Turner White CommunicationsAbout TWCSubscribeContact TWCHomeSearch
Hospital PhysicianJCOMSMPBRMsCart
Current Contents
Past Issue Archives
Interactive:
Self-Assessment Questions
Review of
Clinical Signs
Clinical Review
Quiz
Pediatric Rounds
Resident Grand Rounds
Article Archives
Case Reports
Clinical Practice
Exams
Pediatric Rounds
Resident Grand Rounds
Review of
Clinical Signs

Guide to Reading
Hospital Physician
Editorial Board
Information for Authors

Reprints, Permissions, & Copyright
Site Map


Self-Assessment Questions

Rheumatology

Systemic Vasculitis: Review Questions

Alexandru F. Kimel, MD,
and Neil J. Gonter, MD

Dr. Kimel is a rheumatology fellow, University of Medicine and Dentistry of New Jersey-Robert Wood Johnson School of Medicine, New Brunswick, NJ.
Dr. Gonter is an assistant clinical professor of medicine, Columbia University, New York, NY, and a practicing rheumatologist, Rheumatology Associates of North Jersey, Teaneck, NJ.




Choose the single best answer for each question.

Questions 1 to 3 refer to the following case.
A 74-year-old man with a history of benign prostatic hyperplasia, hypertension, type 2 diabetes mellitus, and glaucoma presents to the emergency department with a 2-week history of paroxysmal fevers up to 101°F, decreased appetite with sudden neck and tongue pain when chewing food, and new-onset progressive blurry vision in his right eye. Laboratory testing reveals a hemoglobin A1c (HbA1c) of 5.5%, hemoglobin level of 14 g/dL, prostate-specific antigen level of 2.1 ng/mL, and an erythrocyte sedimentation rate (ESR) greater than 115 mm/hr. Blood and urine cultures are negative. Urinalysis is unremarkable.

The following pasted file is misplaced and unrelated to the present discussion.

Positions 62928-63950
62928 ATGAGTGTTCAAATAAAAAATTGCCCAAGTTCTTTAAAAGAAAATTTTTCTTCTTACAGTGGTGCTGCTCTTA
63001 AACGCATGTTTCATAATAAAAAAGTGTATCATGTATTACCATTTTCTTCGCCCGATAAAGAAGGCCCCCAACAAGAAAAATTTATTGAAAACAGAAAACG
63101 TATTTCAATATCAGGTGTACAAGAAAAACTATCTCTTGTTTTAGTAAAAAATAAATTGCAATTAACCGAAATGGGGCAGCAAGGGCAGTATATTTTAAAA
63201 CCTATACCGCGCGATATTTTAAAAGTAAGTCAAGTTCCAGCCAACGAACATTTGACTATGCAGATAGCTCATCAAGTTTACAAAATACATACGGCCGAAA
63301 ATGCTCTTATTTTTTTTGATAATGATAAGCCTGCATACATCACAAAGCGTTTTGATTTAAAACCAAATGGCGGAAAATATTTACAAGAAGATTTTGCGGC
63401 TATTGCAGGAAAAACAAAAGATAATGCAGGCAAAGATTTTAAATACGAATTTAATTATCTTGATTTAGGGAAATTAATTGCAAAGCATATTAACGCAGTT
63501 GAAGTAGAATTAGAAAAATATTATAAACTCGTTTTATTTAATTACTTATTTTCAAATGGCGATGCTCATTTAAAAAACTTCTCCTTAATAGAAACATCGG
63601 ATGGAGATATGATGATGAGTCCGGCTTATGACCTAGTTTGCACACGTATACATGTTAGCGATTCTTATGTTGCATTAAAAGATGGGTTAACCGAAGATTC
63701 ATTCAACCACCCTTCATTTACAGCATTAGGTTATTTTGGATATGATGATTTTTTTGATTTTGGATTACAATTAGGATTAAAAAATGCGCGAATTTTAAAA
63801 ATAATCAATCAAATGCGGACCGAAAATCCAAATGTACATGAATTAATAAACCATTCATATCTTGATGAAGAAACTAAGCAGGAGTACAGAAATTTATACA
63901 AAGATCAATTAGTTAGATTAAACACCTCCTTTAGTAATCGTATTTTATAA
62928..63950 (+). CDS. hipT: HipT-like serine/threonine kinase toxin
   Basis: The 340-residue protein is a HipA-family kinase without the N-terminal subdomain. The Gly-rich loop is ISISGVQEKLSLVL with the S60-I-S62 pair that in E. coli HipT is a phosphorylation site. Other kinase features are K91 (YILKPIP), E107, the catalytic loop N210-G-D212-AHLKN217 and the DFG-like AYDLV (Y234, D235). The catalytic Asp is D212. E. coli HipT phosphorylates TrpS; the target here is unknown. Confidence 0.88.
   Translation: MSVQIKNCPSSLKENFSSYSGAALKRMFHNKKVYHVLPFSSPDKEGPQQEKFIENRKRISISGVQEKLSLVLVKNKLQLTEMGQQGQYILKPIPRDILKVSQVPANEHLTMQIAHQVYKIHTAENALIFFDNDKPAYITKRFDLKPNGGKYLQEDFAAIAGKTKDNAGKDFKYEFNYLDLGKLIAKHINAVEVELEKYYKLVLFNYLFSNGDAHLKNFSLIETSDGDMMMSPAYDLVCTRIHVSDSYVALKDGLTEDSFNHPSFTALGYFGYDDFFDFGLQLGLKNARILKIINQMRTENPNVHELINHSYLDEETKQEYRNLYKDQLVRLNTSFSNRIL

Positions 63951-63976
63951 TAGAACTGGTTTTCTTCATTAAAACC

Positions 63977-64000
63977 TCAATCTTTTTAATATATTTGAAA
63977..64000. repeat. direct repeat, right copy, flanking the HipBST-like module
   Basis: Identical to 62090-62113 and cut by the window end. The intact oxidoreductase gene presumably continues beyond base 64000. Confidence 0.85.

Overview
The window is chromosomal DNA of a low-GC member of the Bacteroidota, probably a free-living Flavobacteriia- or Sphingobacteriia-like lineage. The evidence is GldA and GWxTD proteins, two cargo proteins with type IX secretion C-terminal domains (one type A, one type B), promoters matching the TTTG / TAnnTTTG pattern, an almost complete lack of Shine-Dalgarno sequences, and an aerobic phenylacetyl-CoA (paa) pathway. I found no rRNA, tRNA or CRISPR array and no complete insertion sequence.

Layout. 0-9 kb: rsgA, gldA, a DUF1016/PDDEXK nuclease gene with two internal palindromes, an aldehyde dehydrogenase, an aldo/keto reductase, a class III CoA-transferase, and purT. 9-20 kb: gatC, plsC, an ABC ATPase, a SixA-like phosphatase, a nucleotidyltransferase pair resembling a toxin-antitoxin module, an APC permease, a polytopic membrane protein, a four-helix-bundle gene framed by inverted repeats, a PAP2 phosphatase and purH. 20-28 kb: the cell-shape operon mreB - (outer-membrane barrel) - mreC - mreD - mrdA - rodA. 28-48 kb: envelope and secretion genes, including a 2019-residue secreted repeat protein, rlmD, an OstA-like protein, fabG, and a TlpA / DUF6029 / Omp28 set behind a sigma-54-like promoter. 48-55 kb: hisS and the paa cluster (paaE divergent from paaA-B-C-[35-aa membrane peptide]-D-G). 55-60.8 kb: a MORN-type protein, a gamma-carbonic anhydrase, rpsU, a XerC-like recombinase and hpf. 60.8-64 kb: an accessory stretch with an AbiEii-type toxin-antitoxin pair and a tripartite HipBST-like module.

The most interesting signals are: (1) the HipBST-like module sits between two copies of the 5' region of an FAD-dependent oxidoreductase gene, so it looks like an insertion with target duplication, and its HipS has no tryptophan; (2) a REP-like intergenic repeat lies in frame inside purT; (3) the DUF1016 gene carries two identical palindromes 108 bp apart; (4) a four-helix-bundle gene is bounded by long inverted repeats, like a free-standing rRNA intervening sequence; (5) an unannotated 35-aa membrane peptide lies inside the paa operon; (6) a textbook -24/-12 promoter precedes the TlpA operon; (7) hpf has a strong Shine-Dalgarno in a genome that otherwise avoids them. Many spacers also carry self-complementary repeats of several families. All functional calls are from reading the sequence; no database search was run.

1. What is the most appropriate action at this time?

  1. Administer intravenous (IV) antibiotics and antifungal medications
  2. Administer IV methylprednisolone 1000 mg
  3. Call ophthalmology to perform an urgent tonometric study
  4. Repeat blood cultures with the next fever spike
  5. Start prednisone 20 mg daily
Click here to compare your answer.


2. Which of the following should be performed to establish the diagnosis?

  1. Computed tomography (CT) angiogram of the thorax
  2. Cranial ultrasound
  3. 2-Dimensional Doppler echocardiogram
  4. Fundoscopic examination
  5. Temporal artery biopsy
Click here to compare your answer.


3. How should this patient be treated?

  1. IV infliximab every 8 weeks
  2. Methotrexate 25 mg/wk with folic acid 1 mg/day
  3. Prednisone 60 mg/day
  4. Prednisone 60 mg/day and aspirin 81 mg/day
  5. Timolol 0.5% gtt twice daily
Click here to compare your answer.


Questions 4 and 5 refer to the following case.